Yes, black stools can be a sign of bleeding into the upper GI tract, which can be due to a serious health issue such as an ulcer, cancer, or bleeding disorder. There are also other possible causes that are less severe, but it’s still important to get checked by the vet for testing and appropriate treatment. 

How long should I try home remedies before seeking veterinary care?

This isn’t an issue that you should wait on, as it can be a sign of a serious underlying issue such as internal bleeding. If your dog has several black bowel movements you should schedule an appointment with your vet, especially if they are showing other symptoms of illness. 

Are there any over-the-counter medications I can give my dog?

No, in this situation there are not any appropriate over-the-counter medications that will be safe or helpful for your dog. 


  • Dr. Liza Cahn, Veterinarian

    Dr. Liza Cahn is a veterinarian who graduated from Michigan State University’s College of Veterinary Medicine in 2013 with a Doctorate of Veterinary Medicine (DVM). Dr. Cahn has five years of experience working as a veterinarian in small animal practice in Washington and California. She loved working with dogs and cats and educating owners on all aspects of veterinary medicine, especially animal behavior and dermatology. She has since transitioned to remote work to be able to spend more time at home with her husband, two young kids, and two cats, and is thrilled to be able to combine her love for veterinary medicine and passion for writing. Dr. Cahn has an active veterinary license in Washington State.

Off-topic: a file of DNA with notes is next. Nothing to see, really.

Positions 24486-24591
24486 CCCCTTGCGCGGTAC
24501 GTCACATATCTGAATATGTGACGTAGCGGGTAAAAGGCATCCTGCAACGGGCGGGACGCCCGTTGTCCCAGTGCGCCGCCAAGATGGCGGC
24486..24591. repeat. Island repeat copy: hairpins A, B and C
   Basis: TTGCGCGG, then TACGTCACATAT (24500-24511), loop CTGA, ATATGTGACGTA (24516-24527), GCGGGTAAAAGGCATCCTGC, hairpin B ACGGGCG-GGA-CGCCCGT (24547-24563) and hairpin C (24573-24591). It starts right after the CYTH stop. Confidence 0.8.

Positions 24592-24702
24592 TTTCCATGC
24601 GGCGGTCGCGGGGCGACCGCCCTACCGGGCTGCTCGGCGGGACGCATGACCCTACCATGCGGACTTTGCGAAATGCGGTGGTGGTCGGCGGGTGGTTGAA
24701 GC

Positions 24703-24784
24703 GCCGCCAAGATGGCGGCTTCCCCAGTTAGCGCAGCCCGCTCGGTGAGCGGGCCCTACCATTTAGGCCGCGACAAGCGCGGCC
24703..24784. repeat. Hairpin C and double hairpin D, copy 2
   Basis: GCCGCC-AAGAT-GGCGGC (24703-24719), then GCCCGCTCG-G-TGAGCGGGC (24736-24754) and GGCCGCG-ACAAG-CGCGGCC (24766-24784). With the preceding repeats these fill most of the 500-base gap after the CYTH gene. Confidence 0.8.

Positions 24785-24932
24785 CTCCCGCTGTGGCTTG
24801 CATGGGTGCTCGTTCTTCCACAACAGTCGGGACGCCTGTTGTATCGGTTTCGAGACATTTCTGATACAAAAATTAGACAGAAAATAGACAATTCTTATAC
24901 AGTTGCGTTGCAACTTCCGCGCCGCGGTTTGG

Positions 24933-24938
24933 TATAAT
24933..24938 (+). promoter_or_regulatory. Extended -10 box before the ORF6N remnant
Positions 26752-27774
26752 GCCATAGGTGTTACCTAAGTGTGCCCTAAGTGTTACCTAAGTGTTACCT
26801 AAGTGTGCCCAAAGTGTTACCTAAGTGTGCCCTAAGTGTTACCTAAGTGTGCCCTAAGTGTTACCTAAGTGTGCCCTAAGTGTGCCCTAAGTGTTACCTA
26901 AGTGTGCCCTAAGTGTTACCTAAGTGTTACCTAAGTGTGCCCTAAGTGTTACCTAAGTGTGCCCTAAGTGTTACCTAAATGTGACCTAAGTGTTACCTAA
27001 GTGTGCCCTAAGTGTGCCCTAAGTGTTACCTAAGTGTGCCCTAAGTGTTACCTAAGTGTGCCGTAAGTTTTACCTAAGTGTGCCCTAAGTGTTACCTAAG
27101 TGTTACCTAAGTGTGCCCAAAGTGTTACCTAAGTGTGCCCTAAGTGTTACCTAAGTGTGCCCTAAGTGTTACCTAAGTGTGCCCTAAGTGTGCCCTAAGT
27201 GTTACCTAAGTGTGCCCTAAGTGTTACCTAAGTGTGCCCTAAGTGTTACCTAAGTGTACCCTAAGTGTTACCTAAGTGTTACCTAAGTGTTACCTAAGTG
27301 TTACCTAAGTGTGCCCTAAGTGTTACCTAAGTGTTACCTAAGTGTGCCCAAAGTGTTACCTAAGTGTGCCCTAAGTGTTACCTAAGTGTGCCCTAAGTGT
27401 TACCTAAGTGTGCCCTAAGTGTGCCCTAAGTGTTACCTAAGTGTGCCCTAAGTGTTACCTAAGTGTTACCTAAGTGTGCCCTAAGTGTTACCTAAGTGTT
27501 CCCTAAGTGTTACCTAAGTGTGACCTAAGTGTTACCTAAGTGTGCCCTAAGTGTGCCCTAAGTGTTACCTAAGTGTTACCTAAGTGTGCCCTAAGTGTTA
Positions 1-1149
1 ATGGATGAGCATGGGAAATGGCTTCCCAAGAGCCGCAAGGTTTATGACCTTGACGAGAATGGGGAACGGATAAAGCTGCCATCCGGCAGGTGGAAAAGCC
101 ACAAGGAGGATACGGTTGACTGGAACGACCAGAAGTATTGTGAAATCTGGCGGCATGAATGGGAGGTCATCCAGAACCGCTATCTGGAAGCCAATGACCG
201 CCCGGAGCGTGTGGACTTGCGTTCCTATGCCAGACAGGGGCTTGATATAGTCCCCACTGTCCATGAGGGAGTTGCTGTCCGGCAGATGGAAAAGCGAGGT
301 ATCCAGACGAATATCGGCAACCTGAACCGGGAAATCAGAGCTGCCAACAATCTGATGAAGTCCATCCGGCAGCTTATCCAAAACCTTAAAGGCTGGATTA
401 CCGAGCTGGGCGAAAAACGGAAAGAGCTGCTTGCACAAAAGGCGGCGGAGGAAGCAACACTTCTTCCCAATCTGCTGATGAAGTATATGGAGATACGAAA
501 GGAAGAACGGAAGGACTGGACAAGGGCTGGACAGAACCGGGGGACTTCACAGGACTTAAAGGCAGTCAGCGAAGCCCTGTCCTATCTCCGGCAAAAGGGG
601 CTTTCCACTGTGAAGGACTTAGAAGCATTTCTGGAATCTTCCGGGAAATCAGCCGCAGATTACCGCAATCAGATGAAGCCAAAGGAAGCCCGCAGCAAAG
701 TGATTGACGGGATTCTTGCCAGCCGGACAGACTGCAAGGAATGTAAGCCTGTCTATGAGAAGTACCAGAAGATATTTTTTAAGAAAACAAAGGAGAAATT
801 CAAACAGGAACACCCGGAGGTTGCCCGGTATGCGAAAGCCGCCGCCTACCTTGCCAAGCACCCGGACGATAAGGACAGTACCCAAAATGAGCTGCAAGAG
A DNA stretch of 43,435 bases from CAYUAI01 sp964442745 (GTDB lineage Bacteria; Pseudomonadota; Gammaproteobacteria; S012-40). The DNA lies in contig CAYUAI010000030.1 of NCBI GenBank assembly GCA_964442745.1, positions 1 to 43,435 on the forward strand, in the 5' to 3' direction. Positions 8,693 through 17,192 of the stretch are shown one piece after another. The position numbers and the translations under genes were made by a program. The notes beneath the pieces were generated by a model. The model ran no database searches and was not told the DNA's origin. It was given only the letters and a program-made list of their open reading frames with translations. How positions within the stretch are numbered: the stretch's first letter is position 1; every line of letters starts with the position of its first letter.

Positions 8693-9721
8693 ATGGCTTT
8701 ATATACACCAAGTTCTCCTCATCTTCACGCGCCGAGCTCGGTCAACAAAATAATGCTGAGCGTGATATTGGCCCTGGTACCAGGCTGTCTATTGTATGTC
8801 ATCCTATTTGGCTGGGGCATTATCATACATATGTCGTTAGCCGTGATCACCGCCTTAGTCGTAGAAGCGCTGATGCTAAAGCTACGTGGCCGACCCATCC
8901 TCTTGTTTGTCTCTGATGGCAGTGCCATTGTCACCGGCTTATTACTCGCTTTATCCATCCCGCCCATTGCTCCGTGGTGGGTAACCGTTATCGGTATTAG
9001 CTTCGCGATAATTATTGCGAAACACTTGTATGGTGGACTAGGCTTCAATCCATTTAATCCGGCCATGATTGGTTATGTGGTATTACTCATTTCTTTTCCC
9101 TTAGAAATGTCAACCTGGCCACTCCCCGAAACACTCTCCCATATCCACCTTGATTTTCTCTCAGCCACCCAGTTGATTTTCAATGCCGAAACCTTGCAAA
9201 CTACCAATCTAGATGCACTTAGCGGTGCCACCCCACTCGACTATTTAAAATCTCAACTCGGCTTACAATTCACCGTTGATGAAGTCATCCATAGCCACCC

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Disclaimer: This website's content is not a substitute for veterinary care. Always consult with your veterinarian for healthcare decisions. Read More.